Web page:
Bedrock Geologic Map of Vermont by Nicholas M. Ratcliffe, Rolfe S. Stanley, Marjorie H. Gale, Peter J. Thompson and Gregory J. Walsh
With contributions by Norman L. Hatch Jr., Douglas W. Rankin, Barry L. Doolan, Jonathan Kim, Charlotte J. Mehrtens, John N. Aleinikoff and J. Gregory McHone. Cartography by Linda M. Masonic
USGS Scientific Investigations Map 3184
What is a bedrock map?
A bedrock geological map shows the type of intact, solid bedrock at or near the earth's surface. The map is used to predict the nature of the bedrock at depth or where it is obscured by surficial material (sand, clay, till etc). Geologists observe the exposed rock types and structures (folds, faults, fractures) in the field, sample the rock for microscopic(petrographic), chemical, and geochronological studies, then use this information to develop a three dimensional model of the underlying bedrock and to understand the depositional and deformational history of Vermont. A bedrock map generally includes rock descriptions, age relationships (stratigraphic sequence), and major and minor structural data used to portray a three dimensional model of the rock on a two dimensional topographic base map.
How was the map made?
The Vermont Geological Survey (VGS) at the Agency of Natural Resources (ANR), the United States Geological Survey (USGS), University of Vermont geologists and students, and geologists affiliated with other New England colleges participated from the early 1980's to 2011 in a cooperative venture to produce the new bedrock geological map of Vermont at a scale of 1:100,000. The bedrock map geological map is based on work which incorporates the understanding of plate tectonic theory and differs significantly from the 1961 map. The new map incorporates field mapping studies at scales of 1:5,000 to 1:250,000 conducted over 25 years by more than 60 geologists. In 1984 the plan was for northern VT to be mapped by UVM and students of Doolan, Stanley and Mehrtens; southern and eastern VT was to be mapped by USGS geologists. The proposed method in the north was to complete three east-west traverses then connect lines between the traverses. Most mappers began heading east then took some serious right or left hand turns (see map status in 1997)! Mapping was done by pace and compass on a variety of base maps and there was no use of GPS or digital mapping in 1984. Maps were hand drafted in ink on mylar, then hand colored ( a fine art using all the available prismacolor pencils). The entire process from field work to map publication was (and still is) labor intensive. To see how progress was made from field work, to digital maps, to the new compiled publication, glance through the pictures and text below.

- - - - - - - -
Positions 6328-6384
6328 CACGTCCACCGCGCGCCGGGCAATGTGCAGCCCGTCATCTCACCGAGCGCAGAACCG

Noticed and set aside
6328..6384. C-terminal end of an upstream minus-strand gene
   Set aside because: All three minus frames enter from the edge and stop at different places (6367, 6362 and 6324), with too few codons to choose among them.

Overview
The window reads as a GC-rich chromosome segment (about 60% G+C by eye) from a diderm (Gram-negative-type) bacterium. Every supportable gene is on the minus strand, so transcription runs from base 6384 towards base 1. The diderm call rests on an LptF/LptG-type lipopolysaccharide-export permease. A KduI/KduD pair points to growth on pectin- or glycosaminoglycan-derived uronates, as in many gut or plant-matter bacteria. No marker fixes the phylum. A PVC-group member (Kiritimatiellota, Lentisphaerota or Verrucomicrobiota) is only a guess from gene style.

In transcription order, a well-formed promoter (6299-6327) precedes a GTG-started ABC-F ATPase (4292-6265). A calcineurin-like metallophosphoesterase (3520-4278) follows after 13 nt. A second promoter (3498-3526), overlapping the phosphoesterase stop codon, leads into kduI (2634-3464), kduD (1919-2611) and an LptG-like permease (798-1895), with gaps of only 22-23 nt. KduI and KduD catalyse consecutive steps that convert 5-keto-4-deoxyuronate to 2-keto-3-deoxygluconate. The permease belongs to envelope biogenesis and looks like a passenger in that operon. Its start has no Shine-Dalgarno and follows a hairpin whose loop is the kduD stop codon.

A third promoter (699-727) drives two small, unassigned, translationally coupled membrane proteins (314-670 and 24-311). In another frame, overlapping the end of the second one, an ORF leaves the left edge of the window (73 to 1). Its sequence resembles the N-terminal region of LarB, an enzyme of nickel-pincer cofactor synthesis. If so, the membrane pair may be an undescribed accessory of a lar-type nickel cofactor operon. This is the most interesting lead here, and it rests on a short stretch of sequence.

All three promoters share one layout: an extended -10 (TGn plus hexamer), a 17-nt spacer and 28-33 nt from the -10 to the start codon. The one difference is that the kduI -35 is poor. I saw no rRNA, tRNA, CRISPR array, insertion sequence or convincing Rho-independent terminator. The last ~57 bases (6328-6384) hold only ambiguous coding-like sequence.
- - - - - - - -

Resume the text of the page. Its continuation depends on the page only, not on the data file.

Preliminary one-degree sheets were produced from 1997-2001. During 2001-2006 we compiled and edited the complete map, unit descriptions, and correlation chart, conducted reconnaisance and new mapping in order to meld the one-degree sheets, and prepared the map and cross-sections for scientific review.
2006-2011 found the map in the good hands of the USGS technical editors and cartographic group (Estabrook, Masonic and Stettner) and with GIS data to be completed by Walsh. The hand-drafted/colored maps, correlation chart and description of map units were digitized in in Adobe Illustrator. Cross-sections and a tectonic map were completed in 2008, in time for scientific peer review by Hatcher and Tucker. The geologic names were reviewed and final corrections were made, with Walsh also reviewing the work as part of the GIS conversion.
We presented the map and a series of talks at The New Bedrock Geologic Map of Vermont: New Answers, New Problems, and New Uses of Bedrock Geologic Data, a symposium at NE/SE GSA in March 2010. The map was printed by USGS on 2-22-2012 and unveiled at the Vermont Statehouse on April 11, 2012. H.C.R. 340: House Concurrent Resolution thanked the staff of the Agency of Natural Resources, academic and scientific institutions, and community members who contributed to the development of the new Bedrock Geologic Map of Vermont.
The map is on permanent display in Reston, VA and at the Perkins Museum, Delehanty Hall, Geology Dept., University of Vermont, Burlington, VT. The map is available for purchase for $36.00 through the USGS and the VGS.